Philosopher Joseph Heath has an enlightening working paper on the economics and ethics of climate change. Heath is emphatic that his goal is
not to make a case for the importance of economic growth, but merely to expose an inconsistency in the views held by many environmental ethicists. Part of my reason for doing so is to narrow the gap somewhat, between the discussion about climate change that occurs in philosophical circles and the one that is occurring in policy circles, about the appropriate public response to the crisis. One of the major differences is that the policy debate is conducted under the assumption of ongoing economic growth, as well as an appreciation of the importance of growth for raising living standards in underdeveloped countries. The philosophical discussion, on the other hand, is dominated by the view that ongoing economic growth is either impossible or undesirable, leading to widespread acceptance of the steady-state view. This view is, however, a complete non-starter as far as the policy debate is concerned, because it is too easily satisfied. As a result, its widespread acceptance among philosophers (and environmentalists) has led to their large-scale self-marginalization (pg. 31).
Drawing on the economic research of economists Nicholas Stern and William Nordhaus, Heath proceeds to point out how misleading language often distorts and exaggerates the negative impact of climate change:
Stern adopts a similar mode of expression when he suggests that “in the baseline-climate scenario with all three categories of economic impact, the mean cost to India and South-East Asia is around 6% of regional GDP by 2100, compared to a global average of 2.6%.” The casual reader could be forgiven for thinking that the reference, when he speaks of “loss in GDP per capita,” is to present GDP. What he is talking about, however, is actually the loss of a certain percentage of expected future GDP. In some cases, he states this more clearly: “The cost of climate change in India and South East Asia could be as high as 9- 13% loss in GDP by 2100 compared with what could have been achieved in a world without climate change.” The last clause is of course crucial – under this scenario, GDP will not be 9-13% lower than it is right now, but rather lower than it might have been, in 2100, had there not been any climate change…In other words, what Stern is saying is that climate change stands poised to depress the rate of growth. This type of ambiguity has unfortunately become common in the literature. An important recent paper in Nature by Marshall Burke, Solomon M. Hsiang and Edward Miguel, estimating the anticipated costs of climate change, presents its conclusions in the same misleading way. The abstract of the paper states that “unmitigated climate change is expected to reshape the global economy by reducing average global incomes by roughly 23% by 2100.” The paper itself, however, states the finding in a slightly different way: “climate change reduces projected global output by 23% in 2100, relative to a world without climate change.” Again, that last qualifying clause is crucial, yet it was the unqualified version of the claim found in the abstract that made its way into the headlines, when the study was published (pgs. 15-16).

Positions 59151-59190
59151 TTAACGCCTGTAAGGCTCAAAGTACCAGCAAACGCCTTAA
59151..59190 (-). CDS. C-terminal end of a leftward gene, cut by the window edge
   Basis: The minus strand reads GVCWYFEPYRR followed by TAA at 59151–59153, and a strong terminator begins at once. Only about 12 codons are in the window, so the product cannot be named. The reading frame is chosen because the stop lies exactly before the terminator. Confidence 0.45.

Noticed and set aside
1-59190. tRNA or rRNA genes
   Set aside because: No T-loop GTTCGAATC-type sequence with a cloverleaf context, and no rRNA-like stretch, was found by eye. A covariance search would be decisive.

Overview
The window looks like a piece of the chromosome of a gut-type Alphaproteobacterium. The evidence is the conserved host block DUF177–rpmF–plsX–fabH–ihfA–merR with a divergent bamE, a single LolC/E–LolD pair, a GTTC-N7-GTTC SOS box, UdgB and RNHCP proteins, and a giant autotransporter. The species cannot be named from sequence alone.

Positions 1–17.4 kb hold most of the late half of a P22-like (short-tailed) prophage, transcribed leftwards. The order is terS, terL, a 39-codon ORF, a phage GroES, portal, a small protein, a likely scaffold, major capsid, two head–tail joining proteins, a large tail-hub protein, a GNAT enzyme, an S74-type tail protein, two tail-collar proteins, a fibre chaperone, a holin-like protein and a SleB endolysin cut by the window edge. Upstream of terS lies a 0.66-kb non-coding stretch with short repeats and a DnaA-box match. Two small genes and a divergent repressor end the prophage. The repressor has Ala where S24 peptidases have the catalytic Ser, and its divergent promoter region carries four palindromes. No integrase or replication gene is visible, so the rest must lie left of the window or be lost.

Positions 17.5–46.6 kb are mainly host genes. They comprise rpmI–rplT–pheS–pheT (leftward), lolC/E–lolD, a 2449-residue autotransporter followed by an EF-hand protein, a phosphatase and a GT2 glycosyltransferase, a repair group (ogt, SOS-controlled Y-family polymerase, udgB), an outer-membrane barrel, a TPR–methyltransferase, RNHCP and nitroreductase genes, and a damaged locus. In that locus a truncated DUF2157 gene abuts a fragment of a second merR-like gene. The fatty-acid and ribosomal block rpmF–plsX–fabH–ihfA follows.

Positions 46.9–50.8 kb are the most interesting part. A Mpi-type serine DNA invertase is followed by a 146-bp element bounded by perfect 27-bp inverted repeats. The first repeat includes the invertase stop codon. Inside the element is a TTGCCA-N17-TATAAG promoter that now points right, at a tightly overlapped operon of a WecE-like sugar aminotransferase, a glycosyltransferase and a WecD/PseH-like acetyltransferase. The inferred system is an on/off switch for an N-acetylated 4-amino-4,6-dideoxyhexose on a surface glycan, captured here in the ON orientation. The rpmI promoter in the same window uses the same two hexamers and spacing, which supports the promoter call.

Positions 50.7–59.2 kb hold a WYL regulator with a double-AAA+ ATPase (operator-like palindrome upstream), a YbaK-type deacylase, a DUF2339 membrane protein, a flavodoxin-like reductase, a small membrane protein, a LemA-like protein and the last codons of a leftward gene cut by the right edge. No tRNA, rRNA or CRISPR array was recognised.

Heath acknowledges that
these potential losses are enormous, and they call for a strong policy response in the present. At the same time, what these economists are describing is not a “broken world,” in which “each generation is worse off than the last.” On the contrary, they are describing a world in which the average person is vastly better off than the average person is now – just not as well off as he or she might have been, had we been less profligate in our greenhouse gas emissions. It is important, in this context to recall that annual rate of real per capita GDP growth in India, at the time of writing is 6.3%, and so what Stern is describing is, at worst, the loss of approximately two years worth of growth. At the present rate of growth, living standards of the average person in India are doubling every 12 years. There are fluctuations from year to year, but the mean expectation of several studies, calculated by William Nordhaus, suggests that the GDP of India will be about 40 times larger in 2100 than it was in the year 2000 (which implies an average real growth rate of 3.8%). The 9-13% loss, due to climate change, is calculated against the 40-times-larger 2100 GDP, not the present one (pg. 16-17).
The full paper has more details and additional arguments. But this is the kind of serious cost/benefit analysis we need to be having about climate change.